Symbolic Value and Real Value.



I was listening to the Sweathead podcast interviewing Ana Andjelic, chief branding officer at Esprit, and she mentioned a branding notion of “assigning symbolic value.” It immediately gave me pause.  My brand-o-babble alert went off. Buttttt, the more I thought about it the more I appreciated the idea.

I am a brand strategist. I make words. And those words are about positioning products and services in the minds of consumers. Symbols, not so much. Symbols I leave to creative parties.  My business has always been anchored by strategies tied to “real” values. Endemic values. Coke is refreshment. Real and endemic. Swallow a big gulp of cold Coca-Cola and you are refreshed.  

Butttt…Ana isn’t wrong when dabbling in symbolic value. Symbolic value can be part of an organizing principle. But it’s best worked on a mature brand.

A strategy I wrote for Zude, a drag and drop web authoring tool, positioned it as “the fastest, easiest way to build a web page.”  The creative/tag line was “Feel Free.” Freedom was ancillary yet endemic inside the category. Freedom was symbolic. For those not experiencing the brand within the category or never having heard of Zude, “Feel Free” was meaningless.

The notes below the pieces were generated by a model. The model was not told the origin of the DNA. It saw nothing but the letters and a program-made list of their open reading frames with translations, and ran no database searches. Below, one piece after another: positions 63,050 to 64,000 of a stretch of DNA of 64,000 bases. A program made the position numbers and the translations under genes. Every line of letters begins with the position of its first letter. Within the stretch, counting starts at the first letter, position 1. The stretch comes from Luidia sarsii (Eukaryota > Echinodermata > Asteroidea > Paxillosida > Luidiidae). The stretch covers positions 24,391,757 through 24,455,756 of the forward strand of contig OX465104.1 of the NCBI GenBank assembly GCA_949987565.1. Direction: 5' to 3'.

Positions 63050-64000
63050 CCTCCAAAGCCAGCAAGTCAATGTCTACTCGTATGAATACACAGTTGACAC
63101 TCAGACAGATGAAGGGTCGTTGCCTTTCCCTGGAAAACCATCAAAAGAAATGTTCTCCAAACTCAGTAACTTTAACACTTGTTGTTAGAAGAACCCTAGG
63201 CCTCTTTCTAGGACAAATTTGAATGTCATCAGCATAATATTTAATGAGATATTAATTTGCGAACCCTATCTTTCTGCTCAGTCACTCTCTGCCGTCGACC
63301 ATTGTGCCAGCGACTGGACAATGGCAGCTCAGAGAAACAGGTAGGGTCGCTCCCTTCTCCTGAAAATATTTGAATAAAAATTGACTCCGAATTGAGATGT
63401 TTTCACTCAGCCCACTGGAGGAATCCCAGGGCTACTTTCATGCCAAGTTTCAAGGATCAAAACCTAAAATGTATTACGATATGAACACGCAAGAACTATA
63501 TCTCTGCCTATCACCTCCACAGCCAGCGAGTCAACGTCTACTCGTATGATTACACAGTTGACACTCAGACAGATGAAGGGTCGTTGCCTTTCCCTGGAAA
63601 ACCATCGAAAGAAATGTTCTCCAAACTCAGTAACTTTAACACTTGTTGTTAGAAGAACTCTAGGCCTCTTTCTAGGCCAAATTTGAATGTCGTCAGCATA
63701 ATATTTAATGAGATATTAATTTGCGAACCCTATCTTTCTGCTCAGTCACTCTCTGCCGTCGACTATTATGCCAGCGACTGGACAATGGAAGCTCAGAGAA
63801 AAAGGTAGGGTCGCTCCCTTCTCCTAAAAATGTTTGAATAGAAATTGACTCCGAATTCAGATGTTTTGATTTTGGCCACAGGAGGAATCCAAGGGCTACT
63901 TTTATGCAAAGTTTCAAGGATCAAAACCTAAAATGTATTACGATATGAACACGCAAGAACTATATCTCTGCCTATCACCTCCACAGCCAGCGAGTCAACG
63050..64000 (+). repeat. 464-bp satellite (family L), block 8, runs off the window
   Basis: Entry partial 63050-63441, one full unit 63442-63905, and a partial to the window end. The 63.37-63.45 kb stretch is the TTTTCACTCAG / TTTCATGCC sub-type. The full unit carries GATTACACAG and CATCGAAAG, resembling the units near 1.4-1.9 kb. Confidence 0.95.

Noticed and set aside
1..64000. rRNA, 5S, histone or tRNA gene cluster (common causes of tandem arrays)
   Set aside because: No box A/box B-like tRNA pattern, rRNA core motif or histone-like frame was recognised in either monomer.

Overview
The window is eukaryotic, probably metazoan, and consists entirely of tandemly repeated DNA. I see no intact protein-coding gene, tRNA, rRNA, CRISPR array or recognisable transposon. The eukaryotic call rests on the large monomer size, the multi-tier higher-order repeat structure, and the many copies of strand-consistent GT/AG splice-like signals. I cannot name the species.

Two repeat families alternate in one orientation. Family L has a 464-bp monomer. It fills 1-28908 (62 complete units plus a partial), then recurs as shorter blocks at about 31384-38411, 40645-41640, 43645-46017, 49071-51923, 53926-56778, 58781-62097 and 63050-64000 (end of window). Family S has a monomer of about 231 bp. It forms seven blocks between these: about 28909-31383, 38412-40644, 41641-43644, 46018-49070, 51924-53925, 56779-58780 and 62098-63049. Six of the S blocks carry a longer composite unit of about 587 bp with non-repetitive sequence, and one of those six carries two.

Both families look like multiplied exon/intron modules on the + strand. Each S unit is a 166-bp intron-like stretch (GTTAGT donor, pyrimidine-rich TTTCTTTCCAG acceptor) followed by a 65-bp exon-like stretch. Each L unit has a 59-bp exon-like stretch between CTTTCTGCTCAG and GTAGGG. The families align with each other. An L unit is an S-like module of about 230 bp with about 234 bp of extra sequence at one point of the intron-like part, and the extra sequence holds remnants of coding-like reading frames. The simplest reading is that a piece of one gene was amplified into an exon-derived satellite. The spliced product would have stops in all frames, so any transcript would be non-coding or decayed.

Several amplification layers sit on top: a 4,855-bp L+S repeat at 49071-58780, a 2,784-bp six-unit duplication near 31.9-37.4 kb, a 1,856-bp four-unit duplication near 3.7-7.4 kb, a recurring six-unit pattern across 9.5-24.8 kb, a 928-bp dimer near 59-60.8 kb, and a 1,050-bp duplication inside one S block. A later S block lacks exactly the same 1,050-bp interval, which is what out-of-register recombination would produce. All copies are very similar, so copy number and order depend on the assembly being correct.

Branding is first about real value, then about symbolic value.  It’s a serial thing. A less expensive thing. A commercial thing. Nobody knew who Zude was, so “Feel Free” was a bridge too far. Had we $20 million in the budget the bridge would have been closer.

Build a bridge (to consumers) first with materials then with dreams and symbols.